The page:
Israel is closely monitoring and deeply concerned about “waves of antisemitism sweeping over France,” Israeli Prime Minister Benjamin Netanyahu said during Sunday’s weekly Cabinet meeting.
“In recent days, we have witnessed criminal assaults against Jewish targets. We strongly condemn these attacks and support the French government in its fight against antisemitism,” he added.
Mass chaos has engulfed France since the fatal police shooting of 17-year-old Nahel M., of Algerian origin, in the Paris suburb of Nanterre on Tuesday.
Rioters in areas with large Muslim populations have torched cars and looted shops, clashing with police and causing hundreds of injuries.
Vandals spray-painted “Police scum” on a monument in Nanterre commemorating the Holocaust and Jewish members of the French resistance to the Nazis.
Antisemitic chants have been heard during riots and Jewish businesses were ransacked in the Paris suburb of Sarcelles, dubbed “little Jerusalem” due to its large Jewish population.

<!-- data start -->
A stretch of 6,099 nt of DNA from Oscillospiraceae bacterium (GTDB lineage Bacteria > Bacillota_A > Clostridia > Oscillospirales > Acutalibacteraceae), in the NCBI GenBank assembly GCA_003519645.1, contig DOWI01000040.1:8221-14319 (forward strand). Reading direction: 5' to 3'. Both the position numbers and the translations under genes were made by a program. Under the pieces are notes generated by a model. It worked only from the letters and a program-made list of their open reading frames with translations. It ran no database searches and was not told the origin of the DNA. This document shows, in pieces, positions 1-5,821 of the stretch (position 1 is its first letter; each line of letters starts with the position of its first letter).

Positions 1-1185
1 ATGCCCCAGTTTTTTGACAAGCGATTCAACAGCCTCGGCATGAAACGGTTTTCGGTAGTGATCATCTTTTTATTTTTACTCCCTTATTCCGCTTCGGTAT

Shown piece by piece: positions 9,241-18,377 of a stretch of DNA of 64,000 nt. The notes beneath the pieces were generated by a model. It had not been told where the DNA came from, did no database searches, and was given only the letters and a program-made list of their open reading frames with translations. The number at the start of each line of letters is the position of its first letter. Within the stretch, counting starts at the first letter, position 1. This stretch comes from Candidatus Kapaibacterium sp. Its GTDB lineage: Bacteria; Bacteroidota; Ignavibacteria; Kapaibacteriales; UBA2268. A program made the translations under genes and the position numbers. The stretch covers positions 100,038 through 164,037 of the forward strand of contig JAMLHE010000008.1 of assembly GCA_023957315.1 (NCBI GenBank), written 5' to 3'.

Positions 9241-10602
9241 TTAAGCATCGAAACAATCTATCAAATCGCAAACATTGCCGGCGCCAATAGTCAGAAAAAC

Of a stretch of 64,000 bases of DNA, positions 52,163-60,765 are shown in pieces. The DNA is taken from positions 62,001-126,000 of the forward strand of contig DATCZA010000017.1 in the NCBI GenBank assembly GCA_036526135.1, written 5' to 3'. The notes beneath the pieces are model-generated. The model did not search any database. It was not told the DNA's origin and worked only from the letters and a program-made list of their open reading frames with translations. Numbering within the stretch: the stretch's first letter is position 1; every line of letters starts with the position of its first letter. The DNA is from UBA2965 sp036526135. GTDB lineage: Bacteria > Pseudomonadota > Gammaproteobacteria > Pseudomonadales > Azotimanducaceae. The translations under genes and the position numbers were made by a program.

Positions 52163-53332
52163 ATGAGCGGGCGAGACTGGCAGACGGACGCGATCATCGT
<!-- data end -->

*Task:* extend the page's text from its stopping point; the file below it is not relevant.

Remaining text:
There are fears of a repeat of antisemitic violence in the region in 2014, when antisemites targeted Jewish-owned shops and synagogues during the seven-week war between Israel and Hamas terrorists in the Gaza Strip.
Jews have been targeted repeatedly in France, including the January 2015 killings by Islamic terrorists at the Hyper Cacher supermarket in Paris.
In 2012, Islamic terrorist Mohamed Merah perpetrated a massacre at the Ozar Torah Jewish school (now called Ohr Torah) in Toulouse.
Six years earlier, 23-year-old Ilan Halimi was captured, tortured and held for ransom by a French gang named The Barbarians, led by a self-professed Islamic radical.
Outwardly identifiable Jews have routinely been attacked in cities across the country.
On Sunday, Interior Minister Gerald Darmanin confirmed that 45,000 members of the security forces have been deployed to cities across France, including Paris, Lyon, Marseille and Grenoble.
A 38-year-old policeman has been charged with voluntary homicide over Nahel’s death and remains in custody.
Amid the violence, French President Emmanuel Macron postponed a state visit to Germany scheduled for Sunday.